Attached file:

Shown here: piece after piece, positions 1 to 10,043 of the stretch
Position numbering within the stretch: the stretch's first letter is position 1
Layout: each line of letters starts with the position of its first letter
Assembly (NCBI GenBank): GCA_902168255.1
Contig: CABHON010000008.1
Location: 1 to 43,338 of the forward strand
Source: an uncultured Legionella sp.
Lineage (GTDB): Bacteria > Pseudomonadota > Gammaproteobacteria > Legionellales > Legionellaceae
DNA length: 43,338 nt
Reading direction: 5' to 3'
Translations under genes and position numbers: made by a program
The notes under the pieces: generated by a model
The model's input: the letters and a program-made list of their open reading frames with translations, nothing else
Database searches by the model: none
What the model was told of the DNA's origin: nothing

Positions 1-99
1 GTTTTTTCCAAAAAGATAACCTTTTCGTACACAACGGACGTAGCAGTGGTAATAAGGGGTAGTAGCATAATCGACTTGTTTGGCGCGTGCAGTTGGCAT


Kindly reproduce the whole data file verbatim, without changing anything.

Shown here: piece after piece, positions 1 to 10,043 of the stretch
Position numbering within the stretch: the stretch's first letter is position 1
Layout: each line of letters starts with the position of its first letter
Assembly (NCBI GenBank): GCA_902168255.1
Contig: CABHON010000008.1
Location: 1 to 43,338 of the forward strand
Source: an uncultured Legionella sp.
Lineage (GTDB): Bacteria > Pseudomonadota > Gammaproteobacteria > Legionellales > Legionellaceae
DNA length: 43,338 nt
Reading direction: 5' to 3'
Translations under genes and position numbers: made by a program
The notes under the pieces: generated by a model
The model's input: the letters and a program-made list of their open reading frames with translations, nothing else
Database searches by the model: none
What the model was told of the DNA's origin: nothing

Positions 1-99
1 GTTTTTTCCAAAAAGATAACCTTTTCGTACACAACGGACGTAGCAGTGGTAATAAGGGGTAGTAGCATAATCGACTTGTTTGGCGCGTGCAGTTGGCAT